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The Great Wildebeest Migration

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Wildebeest Migration

The Great Wildebeest Migration

One of the most sought-after experiences for wildlife and nature enthusiasts, the Great Migration is the ever-moving circular migration of over a million animals across the Serengeti-Mara ecosystem. The constant movement of columns of wildebeest, joined by a host of companions, follows an age-old route in search of grazing and water. After calving in the southern part of Tanzania's Serengeti near the Ngorongoro Conservation Area, the animals journey through the Serengeti up and around in a clockwise direction towards the Masai Mara in Kenya, before returning once again near the end of the year. Along the way, high drama is always present, as thousands of animals are taken by predators and thousands more are born, replenishing the numbers and sustaining the circle of life. Below there is a list of packages suitable for migration experience

Below; learn more about the best package to witness great migration
7 Day Tanzania Migration safari; best time: August, September and October
4 Day Wildebeest Calving Experience; best time: February and March
5 Day Kenya Tanzania Combined Safari; best time: August, September and October
7-Day Kenya & Tanzania Cultural Safari Experience; best time: August, September and October

Major Events of the Migration

River crossing

One of the best places to observe the wildebeest migration is at the Mara River. The Mara River runs through Kenya and Tanzania and lies directly in the path of migration for multiple animals in the Masai Mara & Serengeti National Park. It is also a vital part of the river system that brings water to the region.
The wildebeests’ crossing at this river is celebrated as one of the most spectacular points to observe it. The animals often cross the river multiple times during the migration, following the rainfall to get to the best grazing areas and it is a perilous crossing. The crossing itself takes a great deal of strength and agility to maneuver up and down steps or slick riverbanks and through the often heavy currents of the water. Crocodiles are looming just under the surface as well to snatch up any unsuspecting prey. Even if an individual makes it across the river in one piece, there are often lions or other predators waiting to pick off any weaker members of the group. Huge herds cross at once, and the mass of bodies and frantic scramble across the river is amazing!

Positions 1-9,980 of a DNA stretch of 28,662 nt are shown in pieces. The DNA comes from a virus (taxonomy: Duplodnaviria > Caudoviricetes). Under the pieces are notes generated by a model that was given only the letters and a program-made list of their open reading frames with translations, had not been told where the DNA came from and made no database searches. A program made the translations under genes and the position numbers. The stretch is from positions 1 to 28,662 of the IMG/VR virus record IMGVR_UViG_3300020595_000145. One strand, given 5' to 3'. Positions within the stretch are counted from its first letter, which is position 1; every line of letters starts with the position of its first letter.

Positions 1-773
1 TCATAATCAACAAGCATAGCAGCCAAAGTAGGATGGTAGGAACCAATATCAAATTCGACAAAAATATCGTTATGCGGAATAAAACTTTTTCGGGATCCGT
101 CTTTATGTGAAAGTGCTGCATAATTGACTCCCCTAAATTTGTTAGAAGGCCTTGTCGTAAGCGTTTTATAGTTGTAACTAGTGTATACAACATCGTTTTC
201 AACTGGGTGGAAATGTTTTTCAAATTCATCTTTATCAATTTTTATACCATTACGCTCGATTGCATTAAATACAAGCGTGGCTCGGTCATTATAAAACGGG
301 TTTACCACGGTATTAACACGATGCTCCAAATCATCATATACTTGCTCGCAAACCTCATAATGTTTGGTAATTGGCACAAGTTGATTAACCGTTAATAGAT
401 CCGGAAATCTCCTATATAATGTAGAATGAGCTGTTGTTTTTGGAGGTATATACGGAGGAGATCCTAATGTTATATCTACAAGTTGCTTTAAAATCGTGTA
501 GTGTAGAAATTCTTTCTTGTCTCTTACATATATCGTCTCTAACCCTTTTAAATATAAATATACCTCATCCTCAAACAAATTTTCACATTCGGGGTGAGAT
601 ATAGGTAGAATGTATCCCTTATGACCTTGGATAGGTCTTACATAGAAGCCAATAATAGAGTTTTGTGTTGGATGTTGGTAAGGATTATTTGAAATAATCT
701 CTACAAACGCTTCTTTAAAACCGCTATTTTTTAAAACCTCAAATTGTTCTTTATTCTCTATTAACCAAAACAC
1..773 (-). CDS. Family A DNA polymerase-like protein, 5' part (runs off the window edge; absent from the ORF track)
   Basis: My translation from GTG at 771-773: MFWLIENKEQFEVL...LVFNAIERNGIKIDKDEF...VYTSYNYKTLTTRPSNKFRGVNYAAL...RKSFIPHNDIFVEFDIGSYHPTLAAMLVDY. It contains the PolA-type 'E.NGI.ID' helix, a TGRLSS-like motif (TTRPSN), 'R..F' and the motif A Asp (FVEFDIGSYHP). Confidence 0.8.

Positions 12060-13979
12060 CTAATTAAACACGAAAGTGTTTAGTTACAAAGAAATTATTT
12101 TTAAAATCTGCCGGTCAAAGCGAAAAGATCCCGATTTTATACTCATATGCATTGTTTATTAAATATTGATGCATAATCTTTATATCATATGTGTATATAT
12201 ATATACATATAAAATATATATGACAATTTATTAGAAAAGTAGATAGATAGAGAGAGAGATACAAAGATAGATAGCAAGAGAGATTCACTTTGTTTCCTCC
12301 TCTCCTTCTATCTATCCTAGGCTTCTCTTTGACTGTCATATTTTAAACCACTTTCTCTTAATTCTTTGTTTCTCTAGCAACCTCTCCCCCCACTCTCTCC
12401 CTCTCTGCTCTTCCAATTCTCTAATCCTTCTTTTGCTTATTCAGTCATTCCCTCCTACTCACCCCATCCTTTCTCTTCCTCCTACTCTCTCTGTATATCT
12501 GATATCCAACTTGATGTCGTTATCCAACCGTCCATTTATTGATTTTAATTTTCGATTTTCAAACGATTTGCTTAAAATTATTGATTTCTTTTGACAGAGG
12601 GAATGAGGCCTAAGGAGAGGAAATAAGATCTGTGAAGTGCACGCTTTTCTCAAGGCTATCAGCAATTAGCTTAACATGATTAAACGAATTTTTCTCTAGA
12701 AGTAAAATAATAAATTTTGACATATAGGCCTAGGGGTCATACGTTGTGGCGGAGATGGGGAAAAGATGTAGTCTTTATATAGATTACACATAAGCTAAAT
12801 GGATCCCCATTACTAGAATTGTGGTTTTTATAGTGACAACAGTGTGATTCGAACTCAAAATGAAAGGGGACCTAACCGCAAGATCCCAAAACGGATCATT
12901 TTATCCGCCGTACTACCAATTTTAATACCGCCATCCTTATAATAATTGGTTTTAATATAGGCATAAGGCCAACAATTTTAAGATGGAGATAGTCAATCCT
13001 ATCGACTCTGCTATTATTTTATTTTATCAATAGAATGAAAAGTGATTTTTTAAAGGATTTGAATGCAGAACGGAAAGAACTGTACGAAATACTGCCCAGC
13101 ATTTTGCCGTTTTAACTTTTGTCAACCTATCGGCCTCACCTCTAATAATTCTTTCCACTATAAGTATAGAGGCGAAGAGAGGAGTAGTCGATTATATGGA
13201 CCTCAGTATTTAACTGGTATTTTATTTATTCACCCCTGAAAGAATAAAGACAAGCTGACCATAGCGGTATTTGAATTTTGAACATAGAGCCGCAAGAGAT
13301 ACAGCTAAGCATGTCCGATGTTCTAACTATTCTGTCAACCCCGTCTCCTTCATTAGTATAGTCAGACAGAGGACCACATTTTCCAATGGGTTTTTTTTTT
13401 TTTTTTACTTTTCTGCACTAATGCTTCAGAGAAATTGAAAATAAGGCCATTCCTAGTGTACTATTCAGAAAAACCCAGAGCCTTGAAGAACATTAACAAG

By July or August, many of the herds have reached the Mara River for their crossing, but others will continue to cross through October. Also, just because a herd has crossed once to the north does not mean they might not cross again to the south during their migration period if the grass looks lush enough to take the risk again.
Timing your trip can be tricky because there’s no guarantee that a herd will decide to cross at a particular time. While July-September is the peak crossing time at the Mara River, relying on local knowledge of the movements of the herds can give you a better chance of seeing the river crossing when you are there as well.

Calving season

Calving usually takes place between January and February of each year. In January the herds begin making their way to the south of the Serengeti after the rains start falling. Calving Season is a time where kills are plenty due to the large number of vulnerable calves
The herds spend the majority of these three months in the Ndutu and Ngorongoro Conservation areas, although not within the crater itself. Many years ago, volcanoes in the area would erupt and the volcanic ashes that are left behind have led to the soil being rich in nutrients meaning that the grass that grows here is perfect for young wildebeest to munch on and build up their strength in the first few weeks of their lives.
The zebra and gazelle that join the thousands of wildebeest on their journey eat the grass shoots that are less appetizing to the baby wildebeest, leaving behind only the most nutrient-rich grass shoots that are freshly sprouted and soft enough for young wildebeest mouths to pull from the earth. These grasses are also said to help aid the wildebeest mothers in lactating and making sure their milk is full of the goodness needed to raise strong and healthy babies.

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